Reviewed by Judy Richter
Playwright John Strand reached back to 17th century France for the plot in his "Lovers & Executioners" and set the action in that time period. His source was "La Femme juge et partie" by Antoine Jacob de Montfleury, a contemporary and bitter rival of Moliere. Montfleury in turn found his inspiration in a Spanish play by Lope de Vega. Fans of Shakespeare might even find some resemblances to characters and situations created by the Bard, but with nowhere near his skill.
The plot concerns a husband, Bernard (Jackson Davis), who believes his beloved wife, Julie (Lisa Anne Porter), has been unfaithful to him, but he doesn't confront her with his suspicions. Instead, he abandons her to a deserted island. Three years later, having proclaimed himself a widower, he woos pretty young Constance (Alexandra Creighton), who can't stand him. She's more interested in a mysterious stranger who has just arrived. That stranger, of course, is Julie, disguised as a young man, Frederic. Julie's ultimate goal is to find out why Bernard so cruelly abandoned her and perhaps to exact revenge.
She's accompanied by Octavius (Liam Vincent), her confidant and servant. Completing the picture are Guzman (Gary Grossman), Bernard's manservant; Beatrice (Gwen Loeb), Julie's former maid now in service to Constance; and Don Lope (Lance Gardner), a volatile Spaniard who woos Constance.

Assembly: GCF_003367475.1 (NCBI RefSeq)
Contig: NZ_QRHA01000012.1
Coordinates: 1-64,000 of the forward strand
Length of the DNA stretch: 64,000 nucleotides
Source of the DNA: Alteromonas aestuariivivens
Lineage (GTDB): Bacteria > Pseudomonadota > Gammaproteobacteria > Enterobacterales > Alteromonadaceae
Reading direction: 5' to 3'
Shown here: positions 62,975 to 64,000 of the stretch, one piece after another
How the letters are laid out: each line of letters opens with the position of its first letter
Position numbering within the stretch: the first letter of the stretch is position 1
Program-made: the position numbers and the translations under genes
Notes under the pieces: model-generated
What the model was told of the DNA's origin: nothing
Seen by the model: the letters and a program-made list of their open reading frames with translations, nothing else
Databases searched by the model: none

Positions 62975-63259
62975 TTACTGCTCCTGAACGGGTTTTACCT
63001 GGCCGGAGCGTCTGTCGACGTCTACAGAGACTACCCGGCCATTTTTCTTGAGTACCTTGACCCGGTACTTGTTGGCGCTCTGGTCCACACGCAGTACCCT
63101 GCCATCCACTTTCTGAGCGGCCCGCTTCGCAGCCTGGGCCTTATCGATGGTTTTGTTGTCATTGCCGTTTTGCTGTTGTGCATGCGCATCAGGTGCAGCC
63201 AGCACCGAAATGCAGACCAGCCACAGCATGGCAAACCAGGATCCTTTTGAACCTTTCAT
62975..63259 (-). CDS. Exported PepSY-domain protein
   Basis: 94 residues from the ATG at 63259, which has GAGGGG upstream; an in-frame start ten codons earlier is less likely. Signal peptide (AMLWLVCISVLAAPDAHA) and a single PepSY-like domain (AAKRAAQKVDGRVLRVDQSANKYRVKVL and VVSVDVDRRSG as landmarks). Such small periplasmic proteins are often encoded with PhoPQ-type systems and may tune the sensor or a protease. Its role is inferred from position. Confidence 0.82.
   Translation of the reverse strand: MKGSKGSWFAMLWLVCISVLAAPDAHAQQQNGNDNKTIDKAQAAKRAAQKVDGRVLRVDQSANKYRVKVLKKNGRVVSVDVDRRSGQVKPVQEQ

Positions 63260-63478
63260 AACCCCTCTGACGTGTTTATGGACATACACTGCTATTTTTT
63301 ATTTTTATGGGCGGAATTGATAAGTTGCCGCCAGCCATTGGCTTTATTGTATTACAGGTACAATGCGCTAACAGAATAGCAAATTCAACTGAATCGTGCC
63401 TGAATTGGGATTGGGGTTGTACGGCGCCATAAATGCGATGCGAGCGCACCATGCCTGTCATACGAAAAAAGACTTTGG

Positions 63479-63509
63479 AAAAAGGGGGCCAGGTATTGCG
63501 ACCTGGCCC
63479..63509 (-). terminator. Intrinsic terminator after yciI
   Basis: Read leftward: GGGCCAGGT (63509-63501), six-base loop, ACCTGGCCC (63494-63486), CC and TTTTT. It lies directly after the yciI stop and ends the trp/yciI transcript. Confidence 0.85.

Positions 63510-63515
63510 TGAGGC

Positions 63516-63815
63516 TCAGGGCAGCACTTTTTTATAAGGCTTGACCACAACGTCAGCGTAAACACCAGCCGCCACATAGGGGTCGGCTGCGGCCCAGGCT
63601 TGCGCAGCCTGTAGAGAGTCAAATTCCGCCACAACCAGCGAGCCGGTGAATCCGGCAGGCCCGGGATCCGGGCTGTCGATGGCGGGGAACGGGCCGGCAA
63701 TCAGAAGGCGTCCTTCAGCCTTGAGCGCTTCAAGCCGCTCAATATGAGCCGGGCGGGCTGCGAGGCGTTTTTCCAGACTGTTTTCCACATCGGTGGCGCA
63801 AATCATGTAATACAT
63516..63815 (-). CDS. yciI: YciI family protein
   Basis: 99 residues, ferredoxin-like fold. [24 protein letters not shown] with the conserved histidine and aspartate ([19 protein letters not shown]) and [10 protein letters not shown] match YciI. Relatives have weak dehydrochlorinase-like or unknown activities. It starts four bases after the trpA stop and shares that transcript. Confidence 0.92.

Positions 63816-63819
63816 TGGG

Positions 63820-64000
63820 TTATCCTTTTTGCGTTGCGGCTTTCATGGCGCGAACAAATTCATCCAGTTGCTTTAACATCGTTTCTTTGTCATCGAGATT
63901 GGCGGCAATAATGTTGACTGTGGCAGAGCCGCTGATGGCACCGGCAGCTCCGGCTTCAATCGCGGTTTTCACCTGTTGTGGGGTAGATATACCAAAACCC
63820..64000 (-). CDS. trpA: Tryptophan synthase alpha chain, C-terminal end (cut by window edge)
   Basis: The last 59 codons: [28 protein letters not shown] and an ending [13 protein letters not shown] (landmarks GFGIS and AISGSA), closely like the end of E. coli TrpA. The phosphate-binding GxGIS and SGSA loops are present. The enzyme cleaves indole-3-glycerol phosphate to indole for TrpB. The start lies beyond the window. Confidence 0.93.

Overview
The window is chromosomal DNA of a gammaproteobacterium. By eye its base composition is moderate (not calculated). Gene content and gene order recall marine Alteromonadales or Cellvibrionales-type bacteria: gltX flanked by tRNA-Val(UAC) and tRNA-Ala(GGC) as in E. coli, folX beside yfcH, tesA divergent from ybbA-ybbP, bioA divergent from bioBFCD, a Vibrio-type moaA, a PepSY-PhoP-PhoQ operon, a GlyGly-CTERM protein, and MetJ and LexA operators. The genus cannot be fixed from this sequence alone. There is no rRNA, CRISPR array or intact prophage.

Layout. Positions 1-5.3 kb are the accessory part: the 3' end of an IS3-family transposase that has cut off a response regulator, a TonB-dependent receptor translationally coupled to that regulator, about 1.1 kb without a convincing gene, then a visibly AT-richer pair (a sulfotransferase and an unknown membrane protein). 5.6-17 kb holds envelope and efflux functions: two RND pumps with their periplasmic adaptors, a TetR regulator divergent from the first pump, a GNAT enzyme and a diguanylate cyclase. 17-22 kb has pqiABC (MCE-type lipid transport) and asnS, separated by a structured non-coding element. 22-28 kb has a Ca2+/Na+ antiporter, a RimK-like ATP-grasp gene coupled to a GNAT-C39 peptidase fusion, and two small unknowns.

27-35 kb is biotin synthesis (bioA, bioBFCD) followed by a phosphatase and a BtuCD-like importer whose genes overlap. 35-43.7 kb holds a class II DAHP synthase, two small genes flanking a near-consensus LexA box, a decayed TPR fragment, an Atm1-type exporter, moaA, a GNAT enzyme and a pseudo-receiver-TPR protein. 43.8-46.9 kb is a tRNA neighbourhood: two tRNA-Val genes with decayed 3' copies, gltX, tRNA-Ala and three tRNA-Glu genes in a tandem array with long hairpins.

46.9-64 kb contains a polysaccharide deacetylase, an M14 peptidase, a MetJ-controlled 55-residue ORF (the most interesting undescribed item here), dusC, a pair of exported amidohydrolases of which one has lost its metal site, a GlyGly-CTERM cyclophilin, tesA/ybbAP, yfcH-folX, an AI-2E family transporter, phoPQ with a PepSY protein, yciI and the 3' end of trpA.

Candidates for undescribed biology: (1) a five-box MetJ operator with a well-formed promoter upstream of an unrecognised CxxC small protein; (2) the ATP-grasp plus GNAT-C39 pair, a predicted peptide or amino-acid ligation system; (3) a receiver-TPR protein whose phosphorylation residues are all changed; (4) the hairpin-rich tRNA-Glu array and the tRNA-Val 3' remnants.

Although the play looks at various forms of love and the ways they can change, it has shortcomings. One of the most obvious is that it's in rhymed couplets, which become distracting as one anticipates the next rhyme. Second, some of the characters are stereotypes, making them hard to care about. This is especially true of Gardner's Don Lope. Davis as Bernard and Porter as Julie are exceptions because their emotions seem more genuine. Creighton's Constance also takes on depth during the play.
Scenic designer Steve Coleman's castle-like set resembles a child's pop-out book reinforcing the caricatures seen in some characters. Moreover, director Josh Costello uses some tired sight gags and allows fight captain Risa Aratyr's sword fights to go on too long. Likewise, Beatrice has an Act 2 speech that seems endless. On the other hand, Fumiko Bielefeldt's costumes are handsome, and lighting by Lucas Benjaminh Krech and music and sound by Chris Houston are effective.